An increasing number of women’s advocates have reported that when contacting police, hospitals and other support services, the woman’s immigration status came under scrutiny. In some cases, women have been reported to the Canada Border Services Agency (CBSA). This is dangerous as women will be afraid to contact police when experiencing violence, out of fear of deportation.
In Canada, and the America’s –destruction of the land is linked to violence against women. The current system is rooted in the commodification and oppression of women and the land.
The development and sustainability of a green economy moving away from resource extraction will benefit women and their families.
Poverty disproportionately impacts women –a real anti-poverty plan will help address our shocking levels of child and family poverty, including ensuring adequate social assistance rates and living wages that adjust for inflation.
While child care costs have risen 35% since 2007, income has only increased 10%. On average, women spend 50 hours a week caring for children. This is even more difficult to balance while also doing other unpaid work, paid work and experiencing violence or trying to leave an abusive relationship. Providing access to affordable child care would allow women who are leaving abusive relationships access different support they need, such as legal support, find housing, counselling or other support services and income assistance or employment without the worry of looking for child care.
Front line workers play a pivotal role in empowering and supporting a woman when she decides to leave an abusive intimate relationship and in helping a woman navigate the different systems. Women’s organizations have the expertise and knowledge to assist women to leave abusive partners. Currently, there is a high demand for access to counsellors and other services these organizations provide, but there are long wait-lists. Financially supporting these organizations will yield optimal return on investment.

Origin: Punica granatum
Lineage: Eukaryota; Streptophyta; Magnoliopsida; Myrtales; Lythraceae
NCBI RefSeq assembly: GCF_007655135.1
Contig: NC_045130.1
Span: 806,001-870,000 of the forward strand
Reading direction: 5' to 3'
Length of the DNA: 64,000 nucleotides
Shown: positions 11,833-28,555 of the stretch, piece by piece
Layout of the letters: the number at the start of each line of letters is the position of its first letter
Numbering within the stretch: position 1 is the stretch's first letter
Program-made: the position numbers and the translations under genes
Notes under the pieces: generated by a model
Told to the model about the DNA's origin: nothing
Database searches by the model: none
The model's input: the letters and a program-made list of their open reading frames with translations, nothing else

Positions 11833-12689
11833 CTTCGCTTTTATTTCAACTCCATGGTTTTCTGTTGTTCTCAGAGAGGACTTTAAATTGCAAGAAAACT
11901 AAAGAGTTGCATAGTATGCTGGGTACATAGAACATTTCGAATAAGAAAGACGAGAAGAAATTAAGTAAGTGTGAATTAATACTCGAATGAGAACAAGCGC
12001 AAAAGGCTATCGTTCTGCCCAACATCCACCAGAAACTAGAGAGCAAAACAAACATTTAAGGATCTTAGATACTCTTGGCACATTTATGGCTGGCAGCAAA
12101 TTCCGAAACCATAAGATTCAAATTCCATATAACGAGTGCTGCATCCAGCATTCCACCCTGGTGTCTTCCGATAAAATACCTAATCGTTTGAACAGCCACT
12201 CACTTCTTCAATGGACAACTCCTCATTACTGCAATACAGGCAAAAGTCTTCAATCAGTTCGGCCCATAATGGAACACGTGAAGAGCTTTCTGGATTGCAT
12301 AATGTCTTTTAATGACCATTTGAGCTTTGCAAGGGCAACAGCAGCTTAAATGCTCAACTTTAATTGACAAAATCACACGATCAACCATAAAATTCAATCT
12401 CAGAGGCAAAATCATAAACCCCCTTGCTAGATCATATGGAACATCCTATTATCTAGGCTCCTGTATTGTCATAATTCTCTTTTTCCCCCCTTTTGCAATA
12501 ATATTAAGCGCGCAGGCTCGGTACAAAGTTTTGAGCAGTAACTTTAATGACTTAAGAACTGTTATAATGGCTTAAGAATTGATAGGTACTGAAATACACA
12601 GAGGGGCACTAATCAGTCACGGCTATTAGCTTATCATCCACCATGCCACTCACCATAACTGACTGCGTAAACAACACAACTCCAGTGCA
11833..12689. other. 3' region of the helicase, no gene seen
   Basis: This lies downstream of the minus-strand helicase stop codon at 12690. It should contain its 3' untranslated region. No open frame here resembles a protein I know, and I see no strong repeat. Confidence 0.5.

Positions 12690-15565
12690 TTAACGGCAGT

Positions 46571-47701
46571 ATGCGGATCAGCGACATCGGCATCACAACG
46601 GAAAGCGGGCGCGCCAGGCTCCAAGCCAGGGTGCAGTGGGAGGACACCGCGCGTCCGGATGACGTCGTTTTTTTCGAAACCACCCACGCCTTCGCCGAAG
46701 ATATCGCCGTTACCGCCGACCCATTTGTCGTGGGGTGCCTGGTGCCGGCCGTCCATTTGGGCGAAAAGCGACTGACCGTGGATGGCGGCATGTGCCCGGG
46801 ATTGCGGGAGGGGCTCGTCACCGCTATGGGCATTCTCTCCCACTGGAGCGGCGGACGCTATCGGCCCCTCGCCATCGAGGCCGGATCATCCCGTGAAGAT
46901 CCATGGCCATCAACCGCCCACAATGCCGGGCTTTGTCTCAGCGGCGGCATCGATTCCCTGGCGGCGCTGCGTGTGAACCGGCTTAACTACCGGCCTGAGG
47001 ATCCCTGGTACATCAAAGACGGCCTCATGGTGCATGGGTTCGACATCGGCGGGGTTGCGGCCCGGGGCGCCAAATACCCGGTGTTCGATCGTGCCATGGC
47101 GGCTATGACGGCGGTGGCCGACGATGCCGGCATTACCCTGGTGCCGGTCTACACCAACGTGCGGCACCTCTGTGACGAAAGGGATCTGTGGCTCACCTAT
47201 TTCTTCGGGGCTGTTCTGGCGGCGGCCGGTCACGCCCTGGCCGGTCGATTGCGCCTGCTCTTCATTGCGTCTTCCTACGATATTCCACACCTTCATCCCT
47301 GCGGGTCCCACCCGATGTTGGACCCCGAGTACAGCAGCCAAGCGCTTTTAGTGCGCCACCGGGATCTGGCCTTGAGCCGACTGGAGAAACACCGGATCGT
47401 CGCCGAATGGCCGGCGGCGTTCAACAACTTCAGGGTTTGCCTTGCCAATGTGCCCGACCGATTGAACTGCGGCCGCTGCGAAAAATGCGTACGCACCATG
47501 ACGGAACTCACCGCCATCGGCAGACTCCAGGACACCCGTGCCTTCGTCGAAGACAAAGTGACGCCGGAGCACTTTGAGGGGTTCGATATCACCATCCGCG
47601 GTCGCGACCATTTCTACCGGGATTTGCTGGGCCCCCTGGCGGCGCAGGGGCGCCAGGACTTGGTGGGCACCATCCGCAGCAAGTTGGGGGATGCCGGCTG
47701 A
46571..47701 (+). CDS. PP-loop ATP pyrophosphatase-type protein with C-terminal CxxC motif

Women make up a disproportionate share of low-income Canadians and are particularly vulnerable in any economic crisis. Women account for 72% of part-time employees and approximately two-thirds of Canadians working for minimum wage. Canada has the highest levels of working mothers (working outside the home) in our recorded history; 36% of mother-led families still have incomes below the poverty line and 43% of children living in a low-income family live with a single, female parent. The median income for single mothers is more than a third lower than for single fathers.
Supporting women’s economic empowerment through skills based training and supporting women’s micro-businesses through training and funding will help increase economic security for women.
Safety Changes Everything
Your donation will support our services to women survivors of violence every day on our crisis lines, in counselling, and in support groups.
Volunteering at BWSS can be a life-changing experience; you’ll learn valuable skills while working with like-minded women.